The contract is regulated by the Public Purchases Act, Sections_ 13-1-1 to 13-1-27, N.M.S.A.1978 (1979 Cum.Supp.). The Act states as a bid requirement “the central purchasing office shall purchase all materials and services by issuing purchase orders based on the lowest responsible bid . ..” § 13 — 1—11(A). Responsible bid is defined as “a written offer to furnish materials or services in conformity with standards, specifications, delivery terms and conditions and other requirements established by the user or central purchasing office.” § 13-1-2(H). The Shed bid did not conform with the “standards, specifications . . . and conditions” of the request for bids in two regards. Shed failed to include costs for loading and unloading the portable buildings in its base bid price. Shed also failed to use state minimum wage standards in figuring its bid as called for in the bid request.

Shed argues that the misplaced building loading charges should not affect the responsibleness of its bid. It claims that it would be “obligated to perform the contract including loading charges for the base price of $1,440,000.00.” It also asserts that the “erroneous addition of loading charges to item I by Shed in preparing its bid would not affect its base price nor give [it] any competitive advantage over the other bidders.” We disagree.

The trial court found, and Shed concedes, that the loading costs should have been included in the bid price. The failure to include them in items A through D, on which the bid price was based, was not in conformity with the bid specifications. Had Shed been awarded the contract, it is not unreasonable to assume that the state would either have had to pay the loading charges or bring suit to force Shed to perform at the bid price. Either option would have resulted in raising the cost of the contract and defeating the goal of the Public Purchases Act to award the contract to the lowest, responsible bidder. To allow bidders to hide costs in bids that are not reflected in their bid price would result in manipulations by bidders seeking to controvert the protections of the Public Purchases Act.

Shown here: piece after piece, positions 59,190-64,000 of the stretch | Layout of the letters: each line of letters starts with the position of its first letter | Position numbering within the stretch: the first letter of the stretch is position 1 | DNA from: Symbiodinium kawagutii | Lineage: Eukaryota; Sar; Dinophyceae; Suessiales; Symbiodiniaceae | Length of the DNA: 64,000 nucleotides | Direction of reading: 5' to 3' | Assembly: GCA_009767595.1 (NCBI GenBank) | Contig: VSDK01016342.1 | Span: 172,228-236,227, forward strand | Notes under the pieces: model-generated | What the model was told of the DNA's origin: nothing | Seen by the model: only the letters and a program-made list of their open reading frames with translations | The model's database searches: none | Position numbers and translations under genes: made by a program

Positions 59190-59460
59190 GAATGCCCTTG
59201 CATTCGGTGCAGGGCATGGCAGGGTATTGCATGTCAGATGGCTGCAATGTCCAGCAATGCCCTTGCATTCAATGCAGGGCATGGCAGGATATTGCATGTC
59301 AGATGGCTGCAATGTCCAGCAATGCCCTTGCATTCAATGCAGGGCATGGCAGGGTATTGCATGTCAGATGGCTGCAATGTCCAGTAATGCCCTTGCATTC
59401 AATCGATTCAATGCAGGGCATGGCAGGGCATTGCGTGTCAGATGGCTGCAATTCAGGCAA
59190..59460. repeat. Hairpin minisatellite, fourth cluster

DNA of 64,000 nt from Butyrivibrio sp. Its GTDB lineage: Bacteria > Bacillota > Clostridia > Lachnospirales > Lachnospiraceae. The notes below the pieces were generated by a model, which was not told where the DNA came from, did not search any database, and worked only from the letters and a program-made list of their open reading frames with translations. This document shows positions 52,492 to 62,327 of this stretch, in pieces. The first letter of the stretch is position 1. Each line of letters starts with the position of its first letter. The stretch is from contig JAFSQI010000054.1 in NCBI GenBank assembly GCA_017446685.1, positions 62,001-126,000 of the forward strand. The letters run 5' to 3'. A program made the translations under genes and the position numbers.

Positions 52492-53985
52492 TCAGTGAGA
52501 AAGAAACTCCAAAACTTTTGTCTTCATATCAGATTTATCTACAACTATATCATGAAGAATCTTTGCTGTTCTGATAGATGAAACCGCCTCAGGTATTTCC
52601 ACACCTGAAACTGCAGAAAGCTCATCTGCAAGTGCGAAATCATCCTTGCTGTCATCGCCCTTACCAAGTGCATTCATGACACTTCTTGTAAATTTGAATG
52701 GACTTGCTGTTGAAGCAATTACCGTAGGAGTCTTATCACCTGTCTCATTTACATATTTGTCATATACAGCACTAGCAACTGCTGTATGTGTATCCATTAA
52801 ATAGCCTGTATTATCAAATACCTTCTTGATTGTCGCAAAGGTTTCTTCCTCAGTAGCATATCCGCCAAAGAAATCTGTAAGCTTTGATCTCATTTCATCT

When the state defendants discovered the erroneously misplaced loading charges they sought to bring Shed’s bid into conformity with the specifications of the bid request by adding the costs to Shed’s bid price. This made the Shed bid, at least in regards to this irregularity, responsible; but it also raised Shed’s bid price above that of Banes. If the loading costs were left where Shed erroneously placed them, then the bid was not responsible.

In failing to incorporate the state’s public works minimum wage rates in its bid, Shed’s bid again was not responsible. The trial court found the bid instructions required a successful bidder to adhere to Albuquerque’s public works minimum wage rates, and that Shed did not incorporate them in its bid. There is substantial evidence to support these findings. The trial court was correct in its conclusion that Shed was neither the low nor the responsible bidder.

All other issues are moot.

We affirm.


SOSA, C. J., and JAMES L. BROWN, District Judge, concur.